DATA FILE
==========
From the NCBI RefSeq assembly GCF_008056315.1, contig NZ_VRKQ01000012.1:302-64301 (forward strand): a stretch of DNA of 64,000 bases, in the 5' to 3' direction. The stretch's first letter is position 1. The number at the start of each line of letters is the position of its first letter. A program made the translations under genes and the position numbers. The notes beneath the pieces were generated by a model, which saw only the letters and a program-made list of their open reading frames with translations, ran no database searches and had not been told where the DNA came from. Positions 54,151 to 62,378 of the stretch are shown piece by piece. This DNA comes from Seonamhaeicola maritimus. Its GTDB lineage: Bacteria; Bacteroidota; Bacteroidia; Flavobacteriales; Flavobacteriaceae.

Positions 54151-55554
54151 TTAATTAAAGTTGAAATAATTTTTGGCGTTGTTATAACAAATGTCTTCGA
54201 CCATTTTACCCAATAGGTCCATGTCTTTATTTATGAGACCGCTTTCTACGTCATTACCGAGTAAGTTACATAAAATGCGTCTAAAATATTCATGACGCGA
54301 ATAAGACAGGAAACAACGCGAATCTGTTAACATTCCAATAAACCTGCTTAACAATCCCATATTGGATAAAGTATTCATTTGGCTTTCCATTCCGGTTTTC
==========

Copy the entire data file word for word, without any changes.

From the NCBI RefSeq assembly GCF_008056315.1, contig NZ_VRKQ01000012.1:302-64301 (forward strand): a stretch of DNA of 64,000 bases, in the 5' to 3' direction. The stretch's first letter is position 1. The number at the start of each line of letters is the position of its first letter. A program made the translations under genes and the position numbers. The notes beneath the pieces were generated by a model, which saw only the letters and a program-made list of their open reading frames with translations, ran no database searches and had not been told where the DNA came from. Positions 54,151 to 62,378 of the stretch are shown piece by piece. This DNA comes from Seonamhaeicola maritimus. Its GTDB lineage: Bacteria; Bacteroidota; Bacteroidia; Flavobacteriales; Flavobacteriaceae.

Positions 54151-55554
54151 TTAATTAAAGTTGAAATAATTTTTGGCGTTGTTATAACAAATGTCTTCGA
54201 CCATTTTACCCAATAGGTCCATGTCTTTATTTATGAGACCGCTTTCTACGTCATTACCGAGTAAGTTACATAAAATGCGTCTAAAATATTCATGACGCGA
54301 ATAAGACAGGAAACAACGCGAATCTGTTAACATTCCAATAAACCTGCTTAACAATCCCATATTGGATAAAGTATTCATTTGGCTTTCCATTCCGGTTTTC